Trust the CBO

The CBO released a projection of what would happen if members of Congress passed and the President signed the American Healthcare Act (AHCA). Andrew has written a few excellent posts on the score and the Republican’s political strategy, but I want to make the short point in the title of this post.

Normally, defending the Congressional Budget Office (CBO) would be unnecessary and boring. Congress’ instrumentality rarely makes news. Unfortunately, in the run up to the release of this projection, Republicans in Congress and the White House have attempted to discredit the CBO. It is worth quickly listing the main reasons Americans have to trust projections from the CBO. By trust, I mean “use to evaluate policy.” Projections are inaccurate, by definition: they are produced with error in mind. But projections can be motivated and used to deceive. So, when I say that I trust the CBO, it means I believe the error in their projection isn’t driven by anything other than an honest effort to come up with an accurate projection.

  1. The CBO is not running for re-election. If the AHCA is enacted, members of Congress may delay its implementation (especially after the projection released today). The same thing was done for many components of Obamacare. This creates uncertainty about the consequences of the bill, which means that members of Congress have the incentive (and the opportunity) to control the narrative. They will do this by citing projections. Democrats will claim the AHCA is a catastrophe, Republicans will claim it is a dramatic success. This situation was reversed in 2010. The CBO is paid to provide expertise. They don’t need to run for re-election. Their existence is not tied to public sentiment about the bill.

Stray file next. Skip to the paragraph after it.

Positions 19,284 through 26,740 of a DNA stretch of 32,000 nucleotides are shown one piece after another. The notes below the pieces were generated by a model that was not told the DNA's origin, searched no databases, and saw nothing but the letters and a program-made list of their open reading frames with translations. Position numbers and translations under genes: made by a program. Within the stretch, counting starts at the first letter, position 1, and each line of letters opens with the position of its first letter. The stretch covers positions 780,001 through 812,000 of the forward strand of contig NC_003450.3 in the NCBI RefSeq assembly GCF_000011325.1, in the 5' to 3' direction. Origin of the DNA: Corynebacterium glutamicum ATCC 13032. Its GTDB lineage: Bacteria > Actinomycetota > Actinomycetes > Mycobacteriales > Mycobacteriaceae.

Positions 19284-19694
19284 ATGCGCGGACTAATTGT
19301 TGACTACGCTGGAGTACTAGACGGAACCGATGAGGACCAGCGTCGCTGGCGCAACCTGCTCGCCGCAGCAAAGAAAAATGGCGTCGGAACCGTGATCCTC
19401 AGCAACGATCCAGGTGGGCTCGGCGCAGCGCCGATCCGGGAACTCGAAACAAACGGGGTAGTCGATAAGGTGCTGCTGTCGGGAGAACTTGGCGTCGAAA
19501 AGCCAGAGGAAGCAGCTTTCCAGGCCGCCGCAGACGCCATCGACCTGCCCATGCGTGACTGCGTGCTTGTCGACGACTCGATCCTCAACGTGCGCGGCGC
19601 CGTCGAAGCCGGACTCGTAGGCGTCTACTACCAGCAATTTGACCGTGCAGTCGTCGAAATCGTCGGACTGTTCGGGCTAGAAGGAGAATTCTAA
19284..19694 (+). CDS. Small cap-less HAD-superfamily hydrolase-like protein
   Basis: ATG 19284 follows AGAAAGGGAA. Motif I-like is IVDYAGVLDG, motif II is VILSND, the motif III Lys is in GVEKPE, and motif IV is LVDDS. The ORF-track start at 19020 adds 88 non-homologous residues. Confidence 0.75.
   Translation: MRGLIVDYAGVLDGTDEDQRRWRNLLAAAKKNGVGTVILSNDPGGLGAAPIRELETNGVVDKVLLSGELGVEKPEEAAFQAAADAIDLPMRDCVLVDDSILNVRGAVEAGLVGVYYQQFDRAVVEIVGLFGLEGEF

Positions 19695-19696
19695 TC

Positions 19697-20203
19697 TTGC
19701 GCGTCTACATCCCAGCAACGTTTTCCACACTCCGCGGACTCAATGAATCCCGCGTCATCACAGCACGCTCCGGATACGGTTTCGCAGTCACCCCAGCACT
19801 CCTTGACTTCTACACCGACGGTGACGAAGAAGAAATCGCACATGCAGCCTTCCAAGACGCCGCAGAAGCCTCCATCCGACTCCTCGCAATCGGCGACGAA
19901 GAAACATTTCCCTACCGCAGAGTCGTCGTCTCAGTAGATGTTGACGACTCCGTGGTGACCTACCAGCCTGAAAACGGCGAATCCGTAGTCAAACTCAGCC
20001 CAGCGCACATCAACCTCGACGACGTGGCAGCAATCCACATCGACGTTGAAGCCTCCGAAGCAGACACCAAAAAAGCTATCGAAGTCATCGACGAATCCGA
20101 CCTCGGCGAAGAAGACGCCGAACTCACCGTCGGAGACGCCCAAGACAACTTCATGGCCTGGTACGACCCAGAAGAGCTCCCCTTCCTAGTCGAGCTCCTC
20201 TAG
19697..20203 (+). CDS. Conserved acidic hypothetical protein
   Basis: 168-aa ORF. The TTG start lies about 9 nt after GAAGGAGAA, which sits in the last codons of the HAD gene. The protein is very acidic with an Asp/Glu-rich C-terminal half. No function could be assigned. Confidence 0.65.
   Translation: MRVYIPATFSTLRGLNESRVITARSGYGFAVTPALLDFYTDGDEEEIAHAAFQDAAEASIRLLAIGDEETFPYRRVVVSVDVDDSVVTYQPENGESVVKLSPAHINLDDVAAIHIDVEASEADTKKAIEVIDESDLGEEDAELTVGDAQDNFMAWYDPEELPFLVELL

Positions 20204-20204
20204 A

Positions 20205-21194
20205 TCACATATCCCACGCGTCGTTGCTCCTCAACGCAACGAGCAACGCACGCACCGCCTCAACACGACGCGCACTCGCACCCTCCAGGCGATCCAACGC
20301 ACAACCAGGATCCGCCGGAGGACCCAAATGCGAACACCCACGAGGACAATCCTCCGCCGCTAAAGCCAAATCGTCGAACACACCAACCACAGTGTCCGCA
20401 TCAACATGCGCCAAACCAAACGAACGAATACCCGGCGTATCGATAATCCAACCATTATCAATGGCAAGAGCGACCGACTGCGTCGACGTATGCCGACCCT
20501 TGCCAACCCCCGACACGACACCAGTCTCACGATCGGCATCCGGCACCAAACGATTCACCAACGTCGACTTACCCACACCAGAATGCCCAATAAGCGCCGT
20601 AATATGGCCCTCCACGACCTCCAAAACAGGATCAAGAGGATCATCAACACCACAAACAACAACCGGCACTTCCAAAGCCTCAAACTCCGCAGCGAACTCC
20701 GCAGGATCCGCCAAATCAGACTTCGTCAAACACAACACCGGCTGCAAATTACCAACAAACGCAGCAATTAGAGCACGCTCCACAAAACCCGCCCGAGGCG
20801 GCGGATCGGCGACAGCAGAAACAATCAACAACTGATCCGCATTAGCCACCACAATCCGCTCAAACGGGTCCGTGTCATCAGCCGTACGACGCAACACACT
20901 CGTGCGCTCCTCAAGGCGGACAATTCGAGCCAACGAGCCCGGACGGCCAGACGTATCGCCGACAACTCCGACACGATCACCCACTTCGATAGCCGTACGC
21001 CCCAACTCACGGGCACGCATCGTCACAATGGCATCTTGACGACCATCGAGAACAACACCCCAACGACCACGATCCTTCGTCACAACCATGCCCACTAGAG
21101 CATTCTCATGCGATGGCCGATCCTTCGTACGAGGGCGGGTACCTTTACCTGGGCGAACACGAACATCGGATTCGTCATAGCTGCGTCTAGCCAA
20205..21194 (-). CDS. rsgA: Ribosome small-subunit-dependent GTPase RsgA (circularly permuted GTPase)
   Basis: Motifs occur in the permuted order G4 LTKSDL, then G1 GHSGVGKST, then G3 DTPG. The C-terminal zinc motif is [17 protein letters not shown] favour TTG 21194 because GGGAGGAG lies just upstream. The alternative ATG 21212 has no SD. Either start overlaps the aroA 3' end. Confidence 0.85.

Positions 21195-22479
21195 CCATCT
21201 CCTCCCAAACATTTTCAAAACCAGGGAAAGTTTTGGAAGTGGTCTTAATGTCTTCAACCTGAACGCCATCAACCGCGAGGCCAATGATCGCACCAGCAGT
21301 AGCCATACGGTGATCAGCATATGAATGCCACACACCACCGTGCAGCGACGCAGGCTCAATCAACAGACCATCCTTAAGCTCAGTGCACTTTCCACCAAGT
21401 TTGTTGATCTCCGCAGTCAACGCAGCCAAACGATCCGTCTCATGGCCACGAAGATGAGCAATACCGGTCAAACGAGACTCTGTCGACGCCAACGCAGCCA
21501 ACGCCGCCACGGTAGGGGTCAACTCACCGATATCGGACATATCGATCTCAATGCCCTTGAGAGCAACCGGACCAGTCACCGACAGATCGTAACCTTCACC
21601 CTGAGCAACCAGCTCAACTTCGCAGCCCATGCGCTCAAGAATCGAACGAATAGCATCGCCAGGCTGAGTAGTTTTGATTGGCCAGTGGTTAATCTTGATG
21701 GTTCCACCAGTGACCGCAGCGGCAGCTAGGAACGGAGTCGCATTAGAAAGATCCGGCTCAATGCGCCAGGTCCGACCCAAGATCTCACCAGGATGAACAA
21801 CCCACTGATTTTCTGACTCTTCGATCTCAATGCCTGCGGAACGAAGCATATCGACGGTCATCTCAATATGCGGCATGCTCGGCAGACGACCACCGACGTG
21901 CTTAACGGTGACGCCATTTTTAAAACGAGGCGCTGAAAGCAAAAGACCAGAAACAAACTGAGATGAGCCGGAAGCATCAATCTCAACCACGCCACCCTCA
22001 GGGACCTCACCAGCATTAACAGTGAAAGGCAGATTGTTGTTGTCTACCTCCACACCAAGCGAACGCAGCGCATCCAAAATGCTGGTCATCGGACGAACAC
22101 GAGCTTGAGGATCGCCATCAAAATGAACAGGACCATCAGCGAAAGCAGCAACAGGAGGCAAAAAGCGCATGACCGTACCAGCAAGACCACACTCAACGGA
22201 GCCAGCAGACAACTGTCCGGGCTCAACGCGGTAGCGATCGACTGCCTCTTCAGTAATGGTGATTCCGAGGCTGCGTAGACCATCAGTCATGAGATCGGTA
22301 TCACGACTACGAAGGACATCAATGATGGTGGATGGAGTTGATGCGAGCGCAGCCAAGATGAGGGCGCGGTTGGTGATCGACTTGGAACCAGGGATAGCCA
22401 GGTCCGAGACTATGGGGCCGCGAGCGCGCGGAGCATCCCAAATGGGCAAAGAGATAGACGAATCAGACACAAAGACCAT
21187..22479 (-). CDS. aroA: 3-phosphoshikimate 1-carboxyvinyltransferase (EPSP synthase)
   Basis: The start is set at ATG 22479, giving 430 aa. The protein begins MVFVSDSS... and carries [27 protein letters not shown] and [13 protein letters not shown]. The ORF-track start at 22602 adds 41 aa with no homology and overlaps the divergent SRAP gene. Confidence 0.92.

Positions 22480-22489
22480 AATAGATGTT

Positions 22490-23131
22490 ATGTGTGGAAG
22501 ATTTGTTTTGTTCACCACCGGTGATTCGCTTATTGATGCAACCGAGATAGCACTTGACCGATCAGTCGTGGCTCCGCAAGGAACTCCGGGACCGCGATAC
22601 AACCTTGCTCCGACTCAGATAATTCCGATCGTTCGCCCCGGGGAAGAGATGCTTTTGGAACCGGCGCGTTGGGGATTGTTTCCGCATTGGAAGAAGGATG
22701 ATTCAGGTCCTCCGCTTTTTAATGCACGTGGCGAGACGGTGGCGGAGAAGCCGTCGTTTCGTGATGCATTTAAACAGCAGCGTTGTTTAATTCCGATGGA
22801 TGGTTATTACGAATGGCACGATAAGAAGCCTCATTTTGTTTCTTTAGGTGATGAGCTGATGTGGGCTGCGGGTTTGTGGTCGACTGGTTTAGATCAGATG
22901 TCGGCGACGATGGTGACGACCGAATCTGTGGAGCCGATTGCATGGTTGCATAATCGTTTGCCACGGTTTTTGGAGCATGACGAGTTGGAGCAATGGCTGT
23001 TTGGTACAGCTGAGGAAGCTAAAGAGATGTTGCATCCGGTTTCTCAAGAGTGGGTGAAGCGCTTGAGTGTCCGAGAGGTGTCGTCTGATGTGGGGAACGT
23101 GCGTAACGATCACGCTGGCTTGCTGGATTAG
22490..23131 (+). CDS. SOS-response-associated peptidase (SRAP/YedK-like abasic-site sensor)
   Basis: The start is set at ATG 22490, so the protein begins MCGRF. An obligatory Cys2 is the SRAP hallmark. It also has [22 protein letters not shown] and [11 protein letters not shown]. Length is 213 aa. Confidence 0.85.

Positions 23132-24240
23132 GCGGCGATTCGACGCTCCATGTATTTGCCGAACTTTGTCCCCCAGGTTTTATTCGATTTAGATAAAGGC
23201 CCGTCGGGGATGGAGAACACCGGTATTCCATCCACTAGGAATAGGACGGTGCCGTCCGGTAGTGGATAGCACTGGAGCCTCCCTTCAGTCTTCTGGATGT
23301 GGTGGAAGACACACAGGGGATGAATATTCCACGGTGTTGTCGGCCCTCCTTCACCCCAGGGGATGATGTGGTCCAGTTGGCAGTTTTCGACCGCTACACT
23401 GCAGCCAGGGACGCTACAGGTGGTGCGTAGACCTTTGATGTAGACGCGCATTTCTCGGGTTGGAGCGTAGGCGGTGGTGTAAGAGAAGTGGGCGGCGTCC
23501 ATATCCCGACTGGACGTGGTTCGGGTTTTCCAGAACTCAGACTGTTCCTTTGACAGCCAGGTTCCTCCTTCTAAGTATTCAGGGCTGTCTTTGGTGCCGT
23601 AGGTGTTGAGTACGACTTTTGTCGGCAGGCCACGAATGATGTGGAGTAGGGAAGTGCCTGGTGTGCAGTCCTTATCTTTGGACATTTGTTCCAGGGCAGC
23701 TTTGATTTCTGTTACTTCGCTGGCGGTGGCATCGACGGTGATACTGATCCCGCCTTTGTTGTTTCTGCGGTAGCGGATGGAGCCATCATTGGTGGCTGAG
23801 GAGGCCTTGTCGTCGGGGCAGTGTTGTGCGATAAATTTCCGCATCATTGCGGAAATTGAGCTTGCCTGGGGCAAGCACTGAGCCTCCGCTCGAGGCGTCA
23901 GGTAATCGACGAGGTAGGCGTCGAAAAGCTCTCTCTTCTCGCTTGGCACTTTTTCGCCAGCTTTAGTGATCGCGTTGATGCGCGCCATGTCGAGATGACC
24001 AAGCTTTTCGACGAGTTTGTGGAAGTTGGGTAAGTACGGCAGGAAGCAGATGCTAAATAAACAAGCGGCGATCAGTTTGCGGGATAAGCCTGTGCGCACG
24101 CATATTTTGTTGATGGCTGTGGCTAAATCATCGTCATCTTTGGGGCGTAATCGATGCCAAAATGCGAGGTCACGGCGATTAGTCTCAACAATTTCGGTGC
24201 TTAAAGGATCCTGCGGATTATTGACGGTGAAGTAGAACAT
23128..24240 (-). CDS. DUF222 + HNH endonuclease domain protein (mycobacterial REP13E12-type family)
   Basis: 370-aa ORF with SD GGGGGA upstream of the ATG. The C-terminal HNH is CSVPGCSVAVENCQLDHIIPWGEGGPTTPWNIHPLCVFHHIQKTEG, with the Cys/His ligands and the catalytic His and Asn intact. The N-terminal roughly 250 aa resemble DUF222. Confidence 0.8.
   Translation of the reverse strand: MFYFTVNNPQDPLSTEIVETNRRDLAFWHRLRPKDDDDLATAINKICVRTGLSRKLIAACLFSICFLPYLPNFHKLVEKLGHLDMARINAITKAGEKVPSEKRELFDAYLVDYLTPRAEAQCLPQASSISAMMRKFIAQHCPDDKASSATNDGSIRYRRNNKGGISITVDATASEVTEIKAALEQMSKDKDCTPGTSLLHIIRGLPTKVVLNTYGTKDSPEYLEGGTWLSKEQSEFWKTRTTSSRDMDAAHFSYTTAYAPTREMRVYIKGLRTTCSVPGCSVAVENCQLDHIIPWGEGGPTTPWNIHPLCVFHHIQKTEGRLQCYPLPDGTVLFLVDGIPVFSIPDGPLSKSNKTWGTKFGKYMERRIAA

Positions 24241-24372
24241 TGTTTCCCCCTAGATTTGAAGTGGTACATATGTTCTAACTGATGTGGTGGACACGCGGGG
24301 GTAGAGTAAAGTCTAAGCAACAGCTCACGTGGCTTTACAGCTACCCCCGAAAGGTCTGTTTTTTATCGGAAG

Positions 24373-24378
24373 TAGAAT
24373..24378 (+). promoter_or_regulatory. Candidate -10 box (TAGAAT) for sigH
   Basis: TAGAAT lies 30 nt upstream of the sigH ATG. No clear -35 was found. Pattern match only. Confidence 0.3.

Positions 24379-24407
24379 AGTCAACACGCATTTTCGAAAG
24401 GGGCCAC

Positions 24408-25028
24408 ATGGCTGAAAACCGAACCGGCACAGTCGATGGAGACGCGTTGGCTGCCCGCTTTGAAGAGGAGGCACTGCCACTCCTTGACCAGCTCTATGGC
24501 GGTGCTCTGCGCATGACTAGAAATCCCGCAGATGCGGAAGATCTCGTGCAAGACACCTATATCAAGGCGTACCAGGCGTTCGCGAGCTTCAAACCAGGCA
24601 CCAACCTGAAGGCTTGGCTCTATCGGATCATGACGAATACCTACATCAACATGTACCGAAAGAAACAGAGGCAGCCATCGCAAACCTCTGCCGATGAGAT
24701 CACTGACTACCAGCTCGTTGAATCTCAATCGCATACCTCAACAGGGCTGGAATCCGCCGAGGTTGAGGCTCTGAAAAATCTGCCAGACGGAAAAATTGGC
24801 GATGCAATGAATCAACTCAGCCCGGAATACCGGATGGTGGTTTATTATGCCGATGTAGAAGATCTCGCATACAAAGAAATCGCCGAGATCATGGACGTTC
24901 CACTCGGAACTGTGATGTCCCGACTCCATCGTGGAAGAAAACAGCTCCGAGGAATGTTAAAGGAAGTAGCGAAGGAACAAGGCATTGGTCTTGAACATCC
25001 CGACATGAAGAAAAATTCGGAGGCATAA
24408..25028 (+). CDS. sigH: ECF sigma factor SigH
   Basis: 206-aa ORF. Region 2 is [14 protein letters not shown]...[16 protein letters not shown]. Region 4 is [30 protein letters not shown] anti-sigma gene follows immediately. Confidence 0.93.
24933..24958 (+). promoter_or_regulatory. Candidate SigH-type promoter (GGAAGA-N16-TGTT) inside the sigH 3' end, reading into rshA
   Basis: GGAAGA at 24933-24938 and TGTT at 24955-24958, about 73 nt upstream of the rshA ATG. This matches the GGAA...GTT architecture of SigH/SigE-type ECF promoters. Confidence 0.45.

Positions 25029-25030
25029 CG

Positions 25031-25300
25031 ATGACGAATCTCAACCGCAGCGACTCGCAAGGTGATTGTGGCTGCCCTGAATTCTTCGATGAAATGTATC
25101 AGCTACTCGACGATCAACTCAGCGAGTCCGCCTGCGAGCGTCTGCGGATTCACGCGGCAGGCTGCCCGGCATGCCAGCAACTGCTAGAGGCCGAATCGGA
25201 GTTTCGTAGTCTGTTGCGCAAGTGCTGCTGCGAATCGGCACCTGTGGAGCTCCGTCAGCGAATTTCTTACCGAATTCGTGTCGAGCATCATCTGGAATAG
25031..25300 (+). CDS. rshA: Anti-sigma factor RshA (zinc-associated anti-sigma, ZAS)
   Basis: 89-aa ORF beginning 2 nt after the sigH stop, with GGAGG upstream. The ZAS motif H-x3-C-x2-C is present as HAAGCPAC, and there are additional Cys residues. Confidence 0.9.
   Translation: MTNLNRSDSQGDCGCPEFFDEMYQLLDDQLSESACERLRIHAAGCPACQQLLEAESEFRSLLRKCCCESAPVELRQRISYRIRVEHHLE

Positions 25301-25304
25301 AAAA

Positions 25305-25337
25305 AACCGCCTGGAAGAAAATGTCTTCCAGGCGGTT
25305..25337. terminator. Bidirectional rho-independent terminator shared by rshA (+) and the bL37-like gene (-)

2. The CBO does not require advertising revenue to stay in operation. It is common for news organizations to report headline-grabbing projections. The business model of many news sites requires a constant stream of stories that garner “clicks.” Reporting that millions of people will be uninsured, or that billions of dollars will be saved, may be the kind of thing that does that. The finer details of the projections, however, will be buried in-text long after most consumers stop reading (if they are included at all).
  3. People who work at the CBO have as much disdain for political shenanigans as you do. The women and men who work at the CBO are not ideologues. They dislike loopholes in budget rules, rosy projections, political props, games, and blame-shifting. In fact, the CBO was created in response to President Nixon’s threat to impound appropriations during the 1970s. It exists because politicians bend or disregard the rules they write for themselves. The AHCA score – oddly enough – is one such example. Congress created a non-partisan agency to project the impact of pending legislation, now members of Congress and the White House would like you to disregard it.

 

The CBO has no reason to deceive Americans. It sometimes misses the mark, but it does its job with integrity, which is more than can be said for the unfortunate number of politicians currently trying to discredit it.

 

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